Norway has released a risk ranking report of 20 pathogens, and Toxoplasma gondii is at the top of the list.
It was followed by Campylobacter, Echinococcus multilocularis, enterohaemorrhagic Escherichia coli (EHEC), Listeria monocytogenes, and non-typhoidal Salmonella, according to the Norwegian Scientific Committee for Food and Environment (VKM).
The report was commissioned by the Norwegian Food Safety Authority, and it will be used for risk-based prioritization of programs for monitoring and controlling pathogens in food and water.
Risk ranking was based on a few factors, including the number of water and foodborne illnesses, severity of acute and chronic disease, fraction of chronic illness, fatality rate, and the probability for future increased disease burden. The overall risk score for each pathogen was calculated by weighing six criteria related to public health.
VKM looked at data from national surveillance and monitoring programs, prevalence surveys, outbreak investigations, and research, including epidemiological studies. When there was a lack of Norwegian data, international reports were used.
The bottom five pathogens were Clostridium botulinum, Staphylococcus aureus, Clostridium perfringens, Bacillus cereus, and Anisakidae.
If number of foodborne illnesses was the most important criterion, the highest ranked pathogens would become norovirus and Campylobacter. When morbidity severity has maximal importance, the order is Toxoplasma, E. multilocularis, EHEC, C. botulinum, and Listeria.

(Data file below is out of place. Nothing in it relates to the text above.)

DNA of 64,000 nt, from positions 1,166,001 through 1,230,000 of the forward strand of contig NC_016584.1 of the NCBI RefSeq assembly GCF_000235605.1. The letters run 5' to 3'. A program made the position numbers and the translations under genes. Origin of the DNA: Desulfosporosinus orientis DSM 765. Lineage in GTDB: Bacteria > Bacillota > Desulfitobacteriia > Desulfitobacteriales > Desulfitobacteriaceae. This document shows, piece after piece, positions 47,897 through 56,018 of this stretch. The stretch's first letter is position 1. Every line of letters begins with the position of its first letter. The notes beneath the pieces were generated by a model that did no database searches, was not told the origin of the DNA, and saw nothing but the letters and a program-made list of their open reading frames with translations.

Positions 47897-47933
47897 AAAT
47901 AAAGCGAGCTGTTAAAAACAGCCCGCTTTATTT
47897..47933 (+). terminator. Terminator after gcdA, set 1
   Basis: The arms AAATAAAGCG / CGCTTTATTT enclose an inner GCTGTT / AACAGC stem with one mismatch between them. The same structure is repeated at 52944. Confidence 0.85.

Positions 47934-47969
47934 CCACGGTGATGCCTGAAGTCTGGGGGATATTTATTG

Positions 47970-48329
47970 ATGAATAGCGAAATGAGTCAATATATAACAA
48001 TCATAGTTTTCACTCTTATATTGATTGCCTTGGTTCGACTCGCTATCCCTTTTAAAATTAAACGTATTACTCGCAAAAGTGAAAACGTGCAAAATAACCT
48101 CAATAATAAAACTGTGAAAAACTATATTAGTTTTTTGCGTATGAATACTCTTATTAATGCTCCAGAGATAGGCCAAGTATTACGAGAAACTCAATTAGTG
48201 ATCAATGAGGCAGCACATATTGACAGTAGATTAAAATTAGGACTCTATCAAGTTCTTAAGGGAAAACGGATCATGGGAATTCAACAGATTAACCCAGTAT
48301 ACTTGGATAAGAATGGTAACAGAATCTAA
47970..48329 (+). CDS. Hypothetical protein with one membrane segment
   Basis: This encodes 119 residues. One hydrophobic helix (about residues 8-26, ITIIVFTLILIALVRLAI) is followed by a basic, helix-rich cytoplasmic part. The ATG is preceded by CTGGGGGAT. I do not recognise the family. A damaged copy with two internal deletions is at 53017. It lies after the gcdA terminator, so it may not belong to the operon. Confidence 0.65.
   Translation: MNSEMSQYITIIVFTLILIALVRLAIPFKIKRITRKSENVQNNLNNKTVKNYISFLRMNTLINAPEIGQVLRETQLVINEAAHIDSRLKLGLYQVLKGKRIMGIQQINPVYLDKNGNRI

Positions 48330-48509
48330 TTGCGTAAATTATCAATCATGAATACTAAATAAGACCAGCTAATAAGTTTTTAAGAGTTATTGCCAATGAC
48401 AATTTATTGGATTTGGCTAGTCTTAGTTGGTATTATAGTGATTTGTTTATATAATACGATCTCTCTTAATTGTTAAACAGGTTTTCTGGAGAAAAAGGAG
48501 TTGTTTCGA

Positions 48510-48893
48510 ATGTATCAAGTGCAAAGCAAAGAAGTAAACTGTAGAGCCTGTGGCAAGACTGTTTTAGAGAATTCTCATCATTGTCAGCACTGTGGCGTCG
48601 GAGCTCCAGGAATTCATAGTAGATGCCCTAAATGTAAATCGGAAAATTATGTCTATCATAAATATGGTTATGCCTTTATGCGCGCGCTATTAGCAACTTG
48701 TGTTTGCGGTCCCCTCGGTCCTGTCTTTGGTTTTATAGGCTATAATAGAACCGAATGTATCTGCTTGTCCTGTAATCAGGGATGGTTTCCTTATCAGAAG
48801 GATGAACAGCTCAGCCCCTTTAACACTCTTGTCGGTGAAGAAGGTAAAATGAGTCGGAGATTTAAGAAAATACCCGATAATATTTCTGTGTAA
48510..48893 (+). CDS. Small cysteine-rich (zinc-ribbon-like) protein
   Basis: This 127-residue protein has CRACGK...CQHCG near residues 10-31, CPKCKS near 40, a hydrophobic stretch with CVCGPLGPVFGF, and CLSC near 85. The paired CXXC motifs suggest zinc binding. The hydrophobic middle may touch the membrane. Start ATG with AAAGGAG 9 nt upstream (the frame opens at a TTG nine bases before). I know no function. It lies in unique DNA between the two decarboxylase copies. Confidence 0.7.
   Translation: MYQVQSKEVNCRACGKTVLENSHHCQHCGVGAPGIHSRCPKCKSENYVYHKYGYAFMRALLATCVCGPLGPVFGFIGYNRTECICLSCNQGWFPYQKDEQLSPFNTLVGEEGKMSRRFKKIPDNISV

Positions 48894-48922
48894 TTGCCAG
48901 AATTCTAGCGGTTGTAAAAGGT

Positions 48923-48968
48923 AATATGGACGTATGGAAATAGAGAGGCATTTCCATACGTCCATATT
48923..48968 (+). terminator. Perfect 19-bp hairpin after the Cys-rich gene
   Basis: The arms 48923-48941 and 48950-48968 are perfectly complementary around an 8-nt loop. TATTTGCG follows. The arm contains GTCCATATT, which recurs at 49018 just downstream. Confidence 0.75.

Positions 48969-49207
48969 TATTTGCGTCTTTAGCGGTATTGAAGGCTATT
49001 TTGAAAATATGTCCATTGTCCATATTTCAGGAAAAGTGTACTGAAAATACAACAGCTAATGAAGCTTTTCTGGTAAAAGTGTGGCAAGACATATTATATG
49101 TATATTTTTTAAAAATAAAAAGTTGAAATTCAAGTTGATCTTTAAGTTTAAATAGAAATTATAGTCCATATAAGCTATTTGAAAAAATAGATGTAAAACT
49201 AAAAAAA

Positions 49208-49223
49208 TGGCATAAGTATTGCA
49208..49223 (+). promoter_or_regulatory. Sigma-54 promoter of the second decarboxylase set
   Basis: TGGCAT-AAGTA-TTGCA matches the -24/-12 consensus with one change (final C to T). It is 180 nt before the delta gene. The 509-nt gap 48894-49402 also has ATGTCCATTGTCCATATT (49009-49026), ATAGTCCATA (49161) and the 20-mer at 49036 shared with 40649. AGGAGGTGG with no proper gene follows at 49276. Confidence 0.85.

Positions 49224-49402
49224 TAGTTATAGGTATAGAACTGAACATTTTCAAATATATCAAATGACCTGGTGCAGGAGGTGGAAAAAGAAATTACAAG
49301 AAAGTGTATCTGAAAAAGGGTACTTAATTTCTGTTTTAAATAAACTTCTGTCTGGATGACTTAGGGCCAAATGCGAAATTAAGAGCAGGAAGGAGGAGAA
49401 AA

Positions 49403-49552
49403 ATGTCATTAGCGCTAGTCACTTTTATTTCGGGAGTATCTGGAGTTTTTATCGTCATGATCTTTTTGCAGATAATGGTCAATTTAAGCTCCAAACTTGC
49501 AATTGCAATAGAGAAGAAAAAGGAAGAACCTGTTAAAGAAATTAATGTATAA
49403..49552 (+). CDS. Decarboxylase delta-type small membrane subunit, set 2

VKM also noticed which foods the pathogens are commonly found in, the importance of food as a source of infection, and the main risk factors.
Fresh vegetables were one of the most important food sources for 12 of the 20 infectious agents, drinking water was associated with 8, and 5 were linked to raw milk products.
The main food vehicles of T. gondii were undercooked meat from sheep, pigs, and cattle, and unwashed fresh produce. For E. multilocularis it was eating unwashed raw vegetables, herbs, fruits, or berries contaminated with parasite eggs or drinking contaminated water.
Drinking water and poultry are the main vehicles for Campylobacter as well as consumption of raw, unpasteurized milk and dairy products. For Salmonella, it was various imported foods of animal or vegetable origin and foreign travel.
The top culprits for EHEC were undercooked meat from sheep and cattle, fresh produce, and unpasteurized milk products. For Listeria, the list included cold cuts, soft cheeses, fermented fish (rakfisk), and unpasteurized milk products.